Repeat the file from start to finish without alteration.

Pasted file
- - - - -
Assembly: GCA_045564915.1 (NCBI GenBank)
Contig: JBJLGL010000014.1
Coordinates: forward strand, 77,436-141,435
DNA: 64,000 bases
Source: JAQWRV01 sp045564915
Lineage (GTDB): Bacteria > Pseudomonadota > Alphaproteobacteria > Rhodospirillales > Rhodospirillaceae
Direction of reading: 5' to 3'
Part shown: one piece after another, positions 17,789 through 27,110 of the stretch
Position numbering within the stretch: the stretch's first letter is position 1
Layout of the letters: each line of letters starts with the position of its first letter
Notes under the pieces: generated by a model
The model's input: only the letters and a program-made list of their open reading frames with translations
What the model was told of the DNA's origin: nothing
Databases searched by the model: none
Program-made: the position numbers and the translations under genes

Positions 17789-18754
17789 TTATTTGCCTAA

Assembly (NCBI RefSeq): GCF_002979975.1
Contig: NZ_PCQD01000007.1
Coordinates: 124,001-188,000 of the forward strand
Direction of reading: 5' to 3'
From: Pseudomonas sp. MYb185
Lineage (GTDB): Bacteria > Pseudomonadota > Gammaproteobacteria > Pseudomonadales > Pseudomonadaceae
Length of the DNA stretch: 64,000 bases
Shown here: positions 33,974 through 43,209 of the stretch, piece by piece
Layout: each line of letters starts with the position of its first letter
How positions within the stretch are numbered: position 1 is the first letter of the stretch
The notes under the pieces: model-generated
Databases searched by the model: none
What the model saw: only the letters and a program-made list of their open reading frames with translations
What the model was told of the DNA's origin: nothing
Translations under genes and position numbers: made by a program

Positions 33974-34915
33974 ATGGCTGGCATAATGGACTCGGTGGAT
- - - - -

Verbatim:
Assembly: GCA_045564915.1 (NCBI GenBank)
Contig: JBJLGL010000014.1
Coordinates: forward strand, 77,436-141,435
DNA: 64,000 bases
Source: JAQWRV01 sp045564915
Lineage (GTDB): Bacteria > Pseudomonadota > Alphaproteobacteria > Rhodospirillales > Rhodospirillaceae
Direction of reading: 5' to 3'
Part shown: one piece after another, positions 17,789 through 27,110 of the stretch
Position numbering within the stretch: the stretch's first letter is position 1
Layout of the letters: each line of letters starts with the position of its first letter
Notes under the pieces: generated by a model
The model's input: only the letters and a program-made list of their open reading frames with translations
What the model was told of the DNA's origin: nothing
Databases searched by the model: none
Program-made: the position numbers and the translations under genes

Positions 17789-18754
17789 TTATTTGCCTAA

Assembly (NCBI RefSeq): GCF_002979975.1
Contig: NZ_PCQD01000007.1
Coordinates: 124,001-188,000 of the forward strand
Direction of reading: 5' to 3'
From: Pseudomonas sp. MYb185
Lineage (GTDB): Bacteria > Pseudomonadota > Gammaproteobacteria > Pseudomonadales > Pseudomonadaceae
Length of the DNA stretch: 64,000 bases
Shown here: positions 33,974 through 43,209 of the stretch, piece by piece
Layout: each line of letters starts with the position of its first letter
How positions within the stretch are numbered: position 1 is the first letter of the stretch
The notes under the pieces: model-generated
Databases searched by the model: none
What the model saw: only the letters and a program-made list of their open reading frames with translations
What the model was told of the DNA's origin: nothing
Translations under genes and position numbers: made by a program

Positions 33974-34915
33974 ATGGCTGGCATAATGGACTCGGTGGAT